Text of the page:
4. Chapter 19, Verse 14, “You shall not place a stumbling block before the blind’ is given a broad range of interpretations in the Talmud and in later Jewish literature. Almost all Jewish scholars understood that the expression “the blind” is not to be interpreted literally. A person can be “blind” if he or she is ignorant of a particular situation. To what situations in your daily life can you apply this ruling? In what ways does the modern advertising industry sometimes place a “stumbling block before the blind?
5. The Torah commands us, “Thou shalt not take vengeance nor bear any grudge against the children of thy people”. (Chapter 19, Verse 8). There are times, however, when it is only natural for a person to be nary and even hold a grudge against another person. The Talmud claims that in monetary matters when a person has a moral right but no legal right to collect fees owed to him by another individual, he or she can only complain (have a grudge). Are there situations in which a person is justified in holding a grudge? Why or why not? Why is this law applied only to fellow Jews and not to all human relations?
“YOU SHALL LOVE YOUR NEIGHBOR AS YOURSELF, I AM THE LORD” (Leviticus 19:18)
Our Parshiyot this week, Tazria-Metzorah, exhaustively relate the details surrounding the outbreak of skin disorders in the camp of B’Nai Yisrael. The rabbis, based on an incident later in the Torah concerning Miriam, determined that one reason for a person to be stricken with metzorah is that they engaged in Lashon HaRah (literally “bad speech”), spreading rumors about others, speaking ill of them, casting aspersions upon them.
The Chofetz Chaim, a giant of the late 19th century, made a life’s work of investigating the reasons for Lashon HaRah in an attempt to eradicate it. He arrived at seven causes for this destructive behavior. He even created a mnemonic to remember them all. He called it Kol Gehinom, translated as All Hell. Let’s briefly look at the seven of the causes of cruel speech:
1. Ka’as-anger. If we let anger control us, Lashon HaRah is sure to follow.
2. Laitzonus-scorn. If we treat serious matters lightly
3. Ga’avoah-haughtiness. If we consider ourselves better than others.
4. Hefker-abandonment. If we think it’s impossible to remain careful about speech.
5. Yaiush-despair. If we give up the goal of remaining positive about situations and people.
6. Nirganus-negativity. If we consider the world and its events as stacked against us.
7. Omer mutar-ignorance. If we believe that we are allowed to say what we want because of ignorance.
If we can see ourselves in these pitfalls, and who can't?, perhaps we can realize the impact of our speech on others, the world and ourselves. In doing so, we can guard against the behavior of Lashon HaRah.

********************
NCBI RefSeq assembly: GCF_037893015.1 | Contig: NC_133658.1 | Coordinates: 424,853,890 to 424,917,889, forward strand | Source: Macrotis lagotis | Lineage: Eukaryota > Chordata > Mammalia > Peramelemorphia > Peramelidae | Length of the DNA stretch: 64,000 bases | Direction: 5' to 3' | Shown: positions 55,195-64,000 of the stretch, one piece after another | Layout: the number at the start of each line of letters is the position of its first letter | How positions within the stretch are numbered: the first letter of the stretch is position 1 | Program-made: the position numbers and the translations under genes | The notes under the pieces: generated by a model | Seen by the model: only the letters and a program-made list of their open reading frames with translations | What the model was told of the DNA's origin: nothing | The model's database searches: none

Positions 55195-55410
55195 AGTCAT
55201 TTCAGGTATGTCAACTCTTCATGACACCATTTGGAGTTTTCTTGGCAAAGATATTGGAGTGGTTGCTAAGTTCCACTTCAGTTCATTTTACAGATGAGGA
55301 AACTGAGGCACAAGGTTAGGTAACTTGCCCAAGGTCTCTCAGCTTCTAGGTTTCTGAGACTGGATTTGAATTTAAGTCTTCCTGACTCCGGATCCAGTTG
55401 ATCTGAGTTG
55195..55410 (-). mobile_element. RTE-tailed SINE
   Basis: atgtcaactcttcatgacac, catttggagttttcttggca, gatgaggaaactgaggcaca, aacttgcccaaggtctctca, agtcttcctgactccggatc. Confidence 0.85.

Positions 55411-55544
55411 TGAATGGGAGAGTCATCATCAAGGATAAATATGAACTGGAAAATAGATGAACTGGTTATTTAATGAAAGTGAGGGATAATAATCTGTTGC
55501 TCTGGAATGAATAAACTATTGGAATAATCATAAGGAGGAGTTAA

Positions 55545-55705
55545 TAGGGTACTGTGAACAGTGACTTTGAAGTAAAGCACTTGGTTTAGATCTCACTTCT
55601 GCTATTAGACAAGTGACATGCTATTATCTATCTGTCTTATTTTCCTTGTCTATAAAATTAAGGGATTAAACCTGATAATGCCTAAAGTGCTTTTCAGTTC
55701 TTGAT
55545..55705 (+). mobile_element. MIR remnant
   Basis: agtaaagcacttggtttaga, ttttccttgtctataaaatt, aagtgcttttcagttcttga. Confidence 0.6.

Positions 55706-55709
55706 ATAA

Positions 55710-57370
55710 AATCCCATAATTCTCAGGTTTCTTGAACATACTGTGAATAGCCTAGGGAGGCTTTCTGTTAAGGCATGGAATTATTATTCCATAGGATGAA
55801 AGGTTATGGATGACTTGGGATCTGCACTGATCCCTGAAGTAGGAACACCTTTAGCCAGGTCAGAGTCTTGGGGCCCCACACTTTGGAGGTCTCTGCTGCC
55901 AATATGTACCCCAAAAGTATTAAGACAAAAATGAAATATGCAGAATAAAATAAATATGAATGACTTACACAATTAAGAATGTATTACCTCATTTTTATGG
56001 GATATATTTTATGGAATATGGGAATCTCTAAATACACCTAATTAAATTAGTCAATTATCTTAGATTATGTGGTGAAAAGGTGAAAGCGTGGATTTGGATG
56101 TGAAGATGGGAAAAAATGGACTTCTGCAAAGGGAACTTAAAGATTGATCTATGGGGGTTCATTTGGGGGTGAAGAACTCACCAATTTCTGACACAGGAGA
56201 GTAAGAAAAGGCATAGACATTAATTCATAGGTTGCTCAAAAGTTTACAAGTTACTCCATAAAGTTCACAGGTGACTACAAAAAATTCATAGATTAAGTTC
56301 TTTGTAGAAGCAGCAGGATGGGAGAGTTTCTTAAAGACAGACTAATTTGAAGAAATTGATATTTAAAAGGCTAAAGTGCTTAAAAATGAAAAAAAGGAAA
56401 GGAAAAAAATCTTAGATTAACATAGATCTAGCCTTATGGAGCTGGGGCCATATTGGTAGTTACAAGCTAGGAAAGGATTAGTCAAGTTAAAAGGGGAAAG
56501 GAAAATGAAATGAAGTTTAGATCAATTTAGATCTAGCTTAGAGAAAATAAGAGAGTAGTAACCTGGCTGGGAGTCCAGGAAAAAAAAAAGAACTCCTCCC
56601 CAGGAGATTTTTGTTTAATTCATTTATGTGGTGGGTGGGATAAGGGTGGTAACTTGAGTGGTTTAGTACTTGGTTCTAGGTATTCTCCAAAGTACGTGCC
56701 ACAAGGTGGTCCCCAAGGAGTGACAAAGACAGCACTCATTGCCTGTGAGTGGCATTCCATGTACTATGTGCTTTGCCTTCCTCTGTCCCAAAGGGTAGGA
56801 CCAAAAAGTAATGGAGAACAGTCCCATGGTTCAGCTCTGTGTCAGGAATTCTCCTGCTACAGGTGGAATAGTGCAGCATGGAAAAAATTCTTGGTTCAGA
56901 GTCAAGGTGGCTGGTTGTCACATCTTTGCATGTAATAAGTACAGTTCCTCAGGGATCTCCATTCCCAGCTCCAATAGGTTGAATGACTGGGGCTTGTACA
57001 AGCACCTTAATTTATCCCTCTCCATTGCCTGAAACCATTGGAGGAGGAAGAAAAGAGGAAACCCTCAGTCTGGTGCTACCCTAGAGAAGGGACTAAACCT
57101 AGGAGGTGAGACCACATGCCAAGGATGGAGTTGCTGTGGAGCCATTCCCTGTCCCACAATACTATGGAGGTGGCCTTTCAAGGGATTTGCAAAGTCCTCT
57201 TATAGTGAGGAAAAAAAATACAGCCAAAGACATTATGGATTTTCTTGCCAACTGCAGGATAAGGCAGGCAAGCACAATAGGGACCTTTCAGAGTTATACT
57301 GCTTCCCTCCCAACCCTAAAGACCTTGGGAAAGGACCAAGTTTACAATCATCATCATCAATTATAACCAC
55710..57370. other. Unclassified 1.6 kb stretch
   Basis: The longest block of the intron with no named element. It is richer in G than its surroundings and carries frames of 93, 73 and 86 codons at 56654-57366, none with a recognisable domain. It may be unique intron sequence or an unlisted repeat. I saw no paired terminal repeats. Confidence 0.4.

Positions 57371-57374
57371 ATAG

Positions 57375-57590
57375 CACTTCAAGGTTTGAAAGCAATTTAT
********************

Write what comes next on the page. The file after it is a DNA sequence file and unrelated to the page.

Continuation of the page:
Shabbat Shalom שבת שלום.
Rabbi David Grossman
Triennial Reading, Leviticus, Chapter Chapter 10, verse 12 through Chapter 11, verse 32.
Nadav and Avihu, two sons of Aharon, are executed by God because of their offering a non-prescribed ritual in the new Mishkan. It is unclear from the text as to what sin they actually committed. One of the suggested reasons for their death was the sin of entering the Mikdash after having consumed an intoxicating beverage. This would seemingly be unfair because the directive against entering under the influence is written in the Torah AFTER their deaths. The Midrash seems to imply that it was expected of them to know that proper honor and respect to the Mikdash would prohibit their entering after imbibing. This brings up the question of whether a person should be held responsible for an act if they were not warned ahead of time. In judicial proceedings of the Sanhedrin there is a requirement to warn perpetrators of a crime of their sinful intentions before it is possible to execute them. Why is this not prescribed in Nadav and Avihu’s defense? When Cain killed Abel, was there a law already given to prohibit the act of murder? According to one Talmudic version, the seven Noahide laws were actually given to Adam and Eve and hence Cain should have known about it. But a simple reading of the text would indicate that he did not know because it was not spelled out clearly that such a prohibition existed.
Another interpretation that our Sages offer is that they were arrogant. There were many women who were unmarried and they clung to their bachelorhood through years of maturity. According to the Midrash, they looked around them and saw that Moshe was the king and he was married. Their uncle Nachshon was the prince of the tribe of Yehudah. Their father was the Kohen Gadol, the High Priest. They realized that they came from probably the most Yichus, the highest degree of religious and national pedigree that anybody possessed in the entire nation. They could have surmised, says the Midrash, “what woman is worthy of this family and for us as heirs to religious and national leadership.” The Midrash leaves this as a suggestion and invites us to discuss that challenge.
Another Midrash that discusses Nadav and Avihu tells us that the fire that consumed the brothers was actually the Angel of Death, which comes to teach us that the death of these two Kohanic princes was a source of pain to Hashem. These sons of Aharon were beloved and completely righteous, says the Midrash. In such a situation the Midrash is really telling us that their death might be beyond the scope of our ability to properly understand why Hashem felt it was necessary for them to die. In the post-Holocaust era this Midrash takes on special meaning because, more than 75 years later, we still cannot comprehend the divine judgment that allowed six million Jewish people to die in the Holocaust. The Shoa is commemorated each year, with Yom HaShoah falling during this week of Parshat Shemini.
The laws of Kashrut are listed in Shemini. AS quiz: Which of the following animals are kosher? (a) Buffalo. (b) Giraffe. (c) Antelope. (d) Peacock. (e) Honey from the bee. (f) Human Milk. (g) Llama. (h) Seagull. (i) Sturgeon.
Shabbat Shalom שבת שלום.
Rabbi David Grossman